The Universities of Surrey and Bristol recently pioneered a new form of battery from a breakthrough in supercapacitor technology.
Last year, researchers discovered novel polymer materials that had energy-storing potential that was up to 10,000 times greater than current lithium-ion batteries.
This new material is being applied to supercapacitor technology — an energy storage solution that is used mainly in the short-term due to its inability to store large amounts of energy, until recently.
British scientists have been able to test these new materials as a supercapacitor, and the results are promising, especially for electric vehicles, as well as for electricity storage for renewable energy sources.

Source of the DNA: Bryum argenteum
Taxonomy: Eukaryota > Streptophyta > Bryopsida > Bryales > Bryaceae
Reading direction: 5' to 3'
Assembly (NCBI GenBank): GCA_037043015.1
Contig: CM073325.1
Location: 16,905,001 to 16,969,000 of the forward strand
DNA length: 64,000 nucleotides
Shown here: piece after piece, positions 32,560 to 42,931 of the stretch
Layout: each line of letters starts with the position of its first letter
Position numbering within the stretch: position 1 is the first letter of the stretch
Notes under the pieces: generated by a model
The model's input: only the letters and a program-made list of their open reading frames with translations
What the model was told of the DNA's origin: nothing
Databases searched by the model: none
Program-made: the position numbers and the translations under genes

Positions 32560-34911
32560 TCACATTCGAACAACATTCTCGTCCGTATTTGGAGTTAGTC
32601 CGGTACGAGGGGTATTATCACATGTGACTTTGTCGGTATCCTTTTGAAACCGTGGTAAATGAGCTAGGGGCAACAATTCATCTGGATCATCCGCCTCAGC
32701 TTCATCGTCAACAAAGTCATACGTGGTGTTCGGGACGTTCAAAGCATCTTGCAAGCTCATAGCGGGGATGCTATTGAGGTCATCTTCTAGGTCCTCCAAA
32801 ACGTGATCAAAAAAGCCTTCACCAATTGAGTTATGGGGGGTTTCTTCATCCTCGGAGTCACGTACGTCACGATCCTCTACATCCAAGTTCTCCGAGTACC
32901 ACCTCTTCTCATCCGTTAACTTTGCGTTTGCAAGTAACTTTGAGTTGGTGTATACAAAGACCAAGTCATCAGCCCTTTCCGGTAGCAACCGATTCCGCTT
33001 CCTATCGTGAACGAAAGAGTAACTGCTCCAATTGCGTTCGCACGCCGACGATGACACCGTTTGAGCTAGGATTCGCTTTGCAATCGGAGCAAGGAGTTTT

This new supercapacitor material could potentially charge electric vehicles much faster than with lithium-ion batteries. The new material could also allow electric vehicles to travel as far as standard non-electric vehicles.
Some busses in China do currently use supercapacitors, but the technology is limited because it has to be recharged at almost every stop.
Another major drawback is supercapacitors’ inability to hold a charge for longer than a month at a time.
“Our foremost challenge is now to translate these scientific findings into robust engineered devices and unlock their revolutionary potential,” said Dr. Ian Hamerton, a member of the University of Bristol’s aerospace engineering department who worked on the project, in a February 26th, 2018 media release.
This new technology is still a few years away from commercialization, but the benefits to consumer devices will likely be huge.